Monday, May 23, 2011

Practical SOA Building Blocks


I'll make this short. This post is not a theoretical discussion of what SOA is. This is a practical guide to the core physical components required to build a "traditional" SOA-based ecosystem.

I believe there are three basic components required - a Service Container, a Broker and a Process Engine.

A Service Container is used when implementing business logic to expose as a service.
A Broker is used to connect to legacy business logic through mediation, routing or transformation.
A Process Engine is used to coordinate two or more services into a process and expose that as a composite service.
We put these together in different combinations to build out the specific business processes we need. Needless to say, what we run on these components should be reusable, so their interfaces need to be generic, yet extensible. Good data design is required for this.

4 comments:

Tammo said...

You could add a business rule engine, as it is supposed to address different things as a BP engine.

All in all, it fits pretty much into my view to a SOA blueprint architecture.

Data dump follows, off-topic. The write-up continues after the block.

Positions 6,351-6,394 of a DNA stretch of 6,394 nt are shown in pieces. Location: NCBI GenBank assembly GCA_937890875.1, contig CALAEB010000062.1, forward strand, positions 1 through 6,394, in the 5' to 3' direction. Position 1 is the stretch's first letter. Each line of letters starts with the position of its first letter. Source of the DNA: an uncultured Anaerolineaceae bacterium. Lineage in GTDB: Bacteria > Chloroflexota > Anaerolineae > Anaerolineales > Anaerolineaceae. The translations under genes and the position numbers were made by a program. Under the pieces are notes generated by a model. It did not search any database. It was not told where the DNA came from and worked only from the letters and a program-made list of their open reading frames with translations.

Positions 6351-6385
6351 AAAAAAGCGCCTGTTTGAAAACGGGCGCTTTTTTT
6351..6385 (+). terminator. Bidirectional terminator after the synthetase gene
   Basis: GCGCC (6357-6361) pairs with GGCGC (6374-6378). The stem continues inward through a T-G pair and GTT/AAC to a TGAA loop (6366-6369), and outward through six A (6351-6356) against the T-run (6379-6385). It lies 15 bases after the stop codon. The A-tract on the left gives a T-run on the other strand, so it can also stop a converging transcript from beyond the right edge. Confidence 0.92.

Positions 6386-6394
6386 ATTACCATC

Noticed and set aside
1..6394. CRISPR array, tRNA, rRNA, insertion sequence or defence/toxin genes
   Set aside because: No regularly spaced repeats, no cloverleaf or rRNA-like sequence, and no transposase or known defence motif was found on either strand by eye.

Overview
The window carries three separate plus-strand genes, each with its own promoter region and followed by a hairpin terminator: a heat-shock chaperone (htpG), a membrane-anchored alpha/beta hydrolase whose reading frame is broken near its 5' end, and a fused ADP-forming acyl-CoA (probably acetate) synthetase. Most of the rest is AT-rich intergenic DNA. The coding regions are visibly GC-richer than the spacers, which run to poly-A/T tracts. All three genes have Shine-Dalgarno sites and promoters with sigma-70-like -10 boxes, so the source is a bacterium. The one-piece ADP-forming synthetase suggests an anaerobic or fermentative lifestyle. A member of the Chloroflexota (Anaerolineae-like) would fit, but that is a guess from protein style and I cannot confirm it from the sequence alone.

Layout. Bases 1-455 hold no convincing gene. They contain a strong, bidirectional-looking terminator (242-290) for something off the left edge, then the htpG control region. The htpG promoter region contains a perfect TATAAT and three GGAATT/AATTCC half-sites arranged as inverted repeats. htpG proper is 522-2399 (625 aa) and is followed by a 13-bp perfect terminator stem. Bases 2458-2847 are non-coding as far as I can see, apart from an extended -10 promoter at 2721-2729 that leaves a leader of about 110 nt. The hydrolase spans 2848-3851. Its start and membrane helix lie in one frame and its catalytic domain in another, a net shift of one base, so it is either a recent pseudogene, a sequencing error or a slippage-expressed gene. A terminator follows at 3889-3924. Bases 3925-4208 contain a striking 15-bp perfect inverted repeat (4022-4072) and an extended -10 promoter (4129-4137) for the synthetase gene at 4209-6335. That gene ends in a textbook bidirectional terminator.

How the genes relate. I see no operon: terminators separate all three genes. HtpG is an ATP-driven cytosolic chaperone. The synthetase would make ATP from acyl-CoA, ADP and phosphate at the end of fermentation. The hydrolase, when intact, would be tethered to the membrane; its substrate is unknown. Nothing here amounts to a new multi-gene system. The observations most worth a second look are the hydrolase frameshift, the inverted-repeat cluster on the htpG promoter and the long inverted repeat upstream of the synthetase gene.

Ganesh Prasad said...

Tammo,

I see a Rules Engine as a second-class citizen of a SOA environment.

Both Brokers and Process Engines delegate (externalise) some of their logic to a Rules Engine, and they therefore abstract the existence of the Rules Engine from the rest of the ecosystem. So we could consider a Rules Engine to be an implementation detail rather than a first-class SOA component.

Regards,
Ganesh Prasad

Tammo said...

Ganesh,

thanks for your reply, that makes the chosen level of abstraction pretty clear, but also shows how difficult it is to find a good fitting granularity. For instance, you could also drop the process engine by declaring it to be an implementation detail for the services run in the service container (in a sense that business processes are again rendered as services, a recursive composition model).

Ganesh Prasad said...

> but also shows how difficult it is to find a good fitting granularity.

That's an insightful comment. It made me think about why I chose this level of granularity. Perhaps at this level, the exposed interfaces of all three chosen components are based on service standards (e.g., SOAP) while their implementation languages are different and unique (Service Container - Java, etc., Broker - some proprietary language like IBM's ESQL, XSLT, etc., Process Engine - BPEL). The Rules Engine does not even have a standard defined interface, hence it gets abstracted out of this level.

Perhaps you will then point out that a "Data Services Server" or "Mashup Server" a la WSO2 should also be shown at this level, but to me, the first is a specialised kind of broker that has adapters to datastores, the second a specialised kind of Process Engine based on a simpler orchestration model.

Regards, and thanks for the thought-provoking questions,
Ganesh Prasad